Thrust Bearings

These are bearings made specially to withstand axial loads, like those seen in pumps and turbines. To support the load, they are often built with a thicker bearing surface on one side.Thrust bearings are frequently employed in a variety of equipment, including pumps, generators, and compressors, as well as in cars, planes, and large machinery like cranes and excavators. They support the axial load on rotating shafts in gearboxes, turbines, and other power transmission systems.


Fixed Geometry Thrust Bearings

A form of thrust bearing that uses a set geometry to support and guide axial loads is known as a fixed geometry thrust bearing or a self-acting thrust bearing. They usually consist of a thrust pad and a housing that is intended to support and guide the thrust pad while it is moving.
Heavy machinery, power generation equipment, and aircraft are just a few of the applications for fixed geometry thrust bearings. They are renowned for being able to tolerate fast speeds and having a large load capacity.
There are various varieties of fixed geometry thrust bearings, such as tilting pad thrust bearings that carry the load using a tilting pad design to distribute it equally throughout the thrust pads and cylindrical thrust bearings that do the same thing but with a cylinder housing and thrust pads.
Compared to other types of thrust bearings, including hydrodynamic bearings, fixed geometry thrust bearings provide a number of advantages. They can handle larger loads and speeds and are often more maintenance-free and robust. They are ineffective, though, in high-temperature applications.


Tilt pad thrust bearings

They are a form of mechanical thrust bearing used in rotating machinery such as generators. They consist of a number of circularly-arranged pads, sometimes known as “tilt pads,” that are fixed on a shaft. The pads can accommodate the axial and radial loads that are imparted to the shaft because they can tilt slightly as the shaft rotates. High load capacity, high speed operation, and extremely little friction are all made possible by this design. Generators and other big rotating equipment frequently employ tilt pad thrust bearings because they can handle high thrust loads and offer good stability and vibration damping.


Self-leveling thrust bearings

These mechanical thrust bearings, also called hydrodynamic thrust bearings, use pressurised lubricant to form a thin film between the bearing surfaces, separating them, and enabling friction-free, smooth movement. These bearings can take large thrust loads and offer exceptional stability and vibration damping since they are made to automatically respond to the loads placed on the shaft and maintain a constant level of lubrication. Large generators and other heavy machinery frequently employ self-leveling thrust bearings, which are typically chosen over other types of thrust bearings due to their capacity to withstand huge loads and high speeds as well as their capacity to self-adjust for optimum performance.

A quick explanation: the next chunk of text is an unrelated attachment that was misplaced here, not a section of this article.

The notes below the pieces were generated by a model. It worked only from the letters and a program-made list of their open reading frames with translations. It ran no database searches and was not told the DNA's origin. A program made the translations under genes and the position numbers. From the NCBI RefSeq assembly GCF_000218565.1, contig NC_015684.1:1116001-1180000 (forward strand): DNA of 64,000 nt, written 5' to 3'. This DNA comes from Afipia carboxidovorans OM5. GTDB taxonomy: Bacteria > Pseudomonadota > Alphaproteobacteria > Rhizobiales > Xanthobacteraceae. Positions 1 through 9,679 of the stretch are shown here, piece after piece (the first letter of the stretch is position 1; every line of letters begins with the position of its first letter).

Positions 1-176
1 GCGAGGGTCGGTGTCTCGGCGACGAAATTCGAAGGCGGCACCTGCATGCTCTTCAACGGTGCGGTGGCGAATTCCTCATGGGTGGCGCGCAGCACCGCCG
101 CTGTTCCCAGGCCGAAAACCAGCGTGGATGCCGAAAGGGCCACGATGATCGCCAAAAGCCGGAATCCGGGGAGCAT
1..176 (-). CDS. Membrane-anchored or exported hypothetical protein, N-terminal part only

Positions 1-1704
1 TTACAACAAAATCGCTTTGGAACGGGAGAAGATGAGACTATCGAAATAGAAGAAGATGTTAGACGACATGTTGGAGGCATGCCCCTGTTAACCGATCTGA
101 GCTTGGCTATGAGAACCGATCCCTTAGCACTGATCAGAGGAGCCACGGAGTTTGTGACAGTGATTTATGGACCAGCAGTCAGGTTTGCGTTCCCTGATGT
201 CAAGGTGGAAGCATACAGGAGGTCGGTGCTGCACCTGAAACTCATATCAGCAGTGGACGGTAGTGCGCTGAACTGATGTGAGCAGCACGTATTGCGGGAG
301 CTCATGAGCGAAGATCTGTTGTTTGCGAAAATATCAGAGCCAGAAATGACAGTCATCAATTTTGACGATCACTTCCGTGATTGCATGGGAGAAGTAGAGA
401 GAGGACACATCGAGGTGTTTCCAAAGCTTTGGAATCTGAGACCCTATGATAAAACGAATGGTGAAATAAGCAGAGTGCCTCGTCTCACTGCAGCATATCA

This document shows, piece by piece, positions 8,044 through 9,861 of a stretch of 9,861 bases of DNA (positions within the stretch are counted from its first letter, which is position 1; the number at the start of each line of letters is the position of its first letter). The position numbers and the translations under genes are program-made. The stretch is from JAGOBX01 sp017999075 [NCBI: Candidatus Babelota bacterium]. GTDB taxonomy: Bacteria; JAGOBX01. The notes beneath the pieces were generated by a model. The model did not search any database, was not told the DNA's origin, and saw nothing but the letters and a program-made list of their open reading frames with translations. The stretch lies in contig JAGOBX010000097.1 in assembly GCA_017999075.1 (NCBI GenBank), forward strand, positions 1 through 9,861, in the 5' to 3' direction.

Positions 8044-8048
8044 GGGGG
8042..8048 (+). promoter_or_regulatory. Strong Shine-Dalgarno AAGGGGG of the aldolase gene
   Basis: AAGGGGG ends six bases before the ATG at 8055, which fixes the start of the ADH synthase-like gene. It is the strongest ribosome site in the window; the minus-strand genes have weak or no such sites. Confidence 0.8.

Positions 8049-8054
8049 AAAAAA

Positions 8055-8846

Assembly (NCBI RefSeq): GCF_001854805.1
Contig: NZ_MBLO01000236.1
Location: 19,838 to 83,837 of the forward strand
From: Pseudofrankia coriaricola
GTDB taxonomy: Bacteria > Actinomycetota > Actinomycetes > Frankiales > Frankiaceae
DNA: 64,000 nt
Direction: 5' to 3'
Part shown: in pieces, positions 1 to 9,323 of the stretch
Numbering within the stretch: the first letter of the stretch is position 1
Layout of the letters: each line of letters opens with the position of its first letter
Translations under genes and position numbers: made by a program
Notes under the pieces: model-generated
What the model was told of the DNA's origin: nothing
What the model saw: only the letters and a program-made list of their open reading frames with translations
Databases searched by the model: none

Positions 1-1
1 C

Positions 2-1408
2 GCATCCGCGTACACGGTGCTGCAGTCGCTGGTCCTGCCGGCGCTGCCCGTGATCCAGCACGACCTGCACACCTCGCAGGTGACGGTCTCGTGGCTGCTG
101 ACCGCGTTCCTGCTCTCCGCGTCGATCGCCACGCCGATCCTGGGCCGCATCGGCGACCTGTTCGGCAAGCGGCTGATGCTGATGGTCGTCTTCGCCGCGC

Active thrust bearings

A thrust bearing that is actively supporting the machinery or equipment it is installed in while also carrying a load is called an active thrust bearing. The load is actively being moved from one piece of machinery or equipment to another.
In a variety of applications, including turbines, pumps, compressors, gearboxes, and other pieces of machinery and equipment, active thrust bearings are frequently utilised. They can withstand high speeds, radial loads, and misalignments and are made to support axial loads (loads that act in a direction perpendicular to the axis of rotation).
The active thrust bearing is made to function in a variety of circumstances, including loads, speeds, temperatures, lubrication, and other factors. The precise application and the loads, speeds, and misalignments that the bearing must accommodate will determine the thrust bearing to be used.
It’s crucial to remember that the active thrust bearing will experience wear and tear over time, necessitating routine maintenance and replacement to keep it in good working order.


Inactive thrust bearing

It is a thrust bearing that is not actively supporting the machinery or equipment it is installed in or currently carrying a load. It could be at rest or acting as a redundant or backup bearing in case the active thrust bearing fails.
In important applications where a failure of the active thrust bearing could result in considerable damage or downtime, inactive thrust bearings are frequently employed as a backup or redundant bearing. The dormant bearing can be utilised as a backup during times of high load in applications where the demands on the bearing are intermittent or cyclical.
The requirements for inactive thrust bearings are normally the same as those for active thrust bearings, and they may support the same loads and speeds. However, they might be exposed to various factors, such as temperature, lubrication, vibration, and other characteristics, as opposed to the active thrust bearing.
It’s crucial to keep in mind that even if an inactive thrust bearing isn’t carrying any weight, it still has to be maintained on a regular basis to make sure it’s in good shape and prepared to sustain the weight in the event that an active thrust bearing fails.